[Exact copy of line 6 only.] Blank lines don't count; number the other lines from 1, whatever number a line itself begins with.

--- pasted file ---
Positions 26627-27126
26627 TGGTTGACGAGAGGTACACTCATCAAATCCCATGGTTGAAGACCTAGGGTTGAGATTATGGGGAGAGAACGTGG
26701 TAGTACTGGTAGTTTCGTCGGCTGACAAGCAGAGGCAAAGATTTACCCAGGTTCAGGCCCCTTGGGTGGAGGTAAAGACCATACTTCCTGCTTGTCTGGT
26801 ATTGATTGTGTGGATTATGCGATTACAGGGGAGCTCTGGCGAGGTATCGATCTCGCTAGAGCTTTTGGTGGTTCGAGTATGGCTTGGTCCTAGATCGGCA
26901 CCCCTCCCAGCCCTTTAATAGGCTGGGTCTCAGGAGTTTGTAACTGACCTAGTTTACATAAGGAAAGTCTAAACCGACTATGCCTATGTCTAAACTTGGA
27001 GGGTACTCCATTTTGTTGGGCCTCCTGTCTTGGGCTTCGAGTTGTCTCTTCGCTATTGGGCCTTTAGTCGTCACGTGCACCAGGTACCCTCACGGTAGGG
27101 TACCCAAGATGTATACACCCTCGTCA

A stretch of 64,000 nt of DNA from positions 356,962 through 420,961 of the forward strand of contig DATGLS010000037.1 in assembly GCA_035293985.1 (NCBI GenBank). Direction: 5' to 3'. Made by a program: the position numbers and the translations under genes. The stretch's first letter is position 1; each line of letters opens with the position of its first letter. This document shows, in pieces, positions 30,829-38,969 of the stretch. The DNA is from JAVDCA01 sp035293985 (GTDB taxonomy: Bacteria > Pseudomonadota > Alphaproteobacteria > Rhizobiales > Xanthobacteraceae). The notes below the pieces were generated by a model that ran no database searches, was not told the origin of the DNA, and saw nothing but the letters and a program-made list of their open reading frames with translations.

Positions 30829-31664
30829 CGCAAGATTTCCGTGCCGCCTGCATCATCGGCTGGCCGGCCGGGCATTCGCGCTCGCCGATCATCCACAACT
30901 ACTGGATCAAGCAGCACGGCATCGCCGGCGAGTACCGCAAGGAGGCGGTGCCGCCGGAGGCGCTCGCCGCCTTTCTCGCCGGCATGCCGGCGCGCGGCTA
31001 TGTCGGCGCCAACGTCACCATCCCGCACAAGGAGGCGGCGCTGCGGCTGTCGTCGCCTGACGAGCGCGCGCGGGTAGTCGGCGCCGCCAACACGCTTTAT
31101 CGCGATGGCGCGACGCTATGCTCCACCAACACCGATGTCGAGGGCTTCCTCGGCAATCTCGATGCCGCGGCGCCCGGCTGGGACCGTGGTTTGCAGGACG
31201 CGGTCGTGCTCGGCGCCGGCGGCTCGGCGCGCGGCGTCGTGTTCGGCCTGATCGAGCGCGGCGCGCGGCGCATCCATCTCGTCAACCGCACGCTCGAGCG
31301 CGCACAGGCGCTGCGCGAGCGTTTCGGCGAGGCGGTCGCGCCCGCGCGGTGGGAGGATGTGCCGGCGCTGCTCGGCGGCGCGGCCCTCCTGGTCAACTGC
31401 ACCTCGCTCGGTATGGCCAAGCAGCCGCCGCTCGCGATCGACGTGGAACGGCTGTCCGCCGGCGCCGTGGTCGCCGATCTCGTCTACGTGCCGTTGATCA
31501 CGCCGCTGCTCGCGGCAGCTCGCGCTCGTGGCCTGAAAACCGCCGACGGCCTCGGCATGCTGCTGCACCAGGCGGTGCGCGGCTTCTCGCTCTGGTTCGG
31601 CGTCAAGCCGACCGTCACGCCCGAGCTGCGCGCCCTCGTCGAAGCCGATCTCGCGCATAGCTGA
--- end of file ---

27001 GGGTACTCCATTTTGTTGGGCCTCCTGTCTTGGGCTTCGAGTTGTCTCTTCGCTATTGGGCCTTTAGTCGTCACGTGCACCAGGTACCCTCACGGTAGGG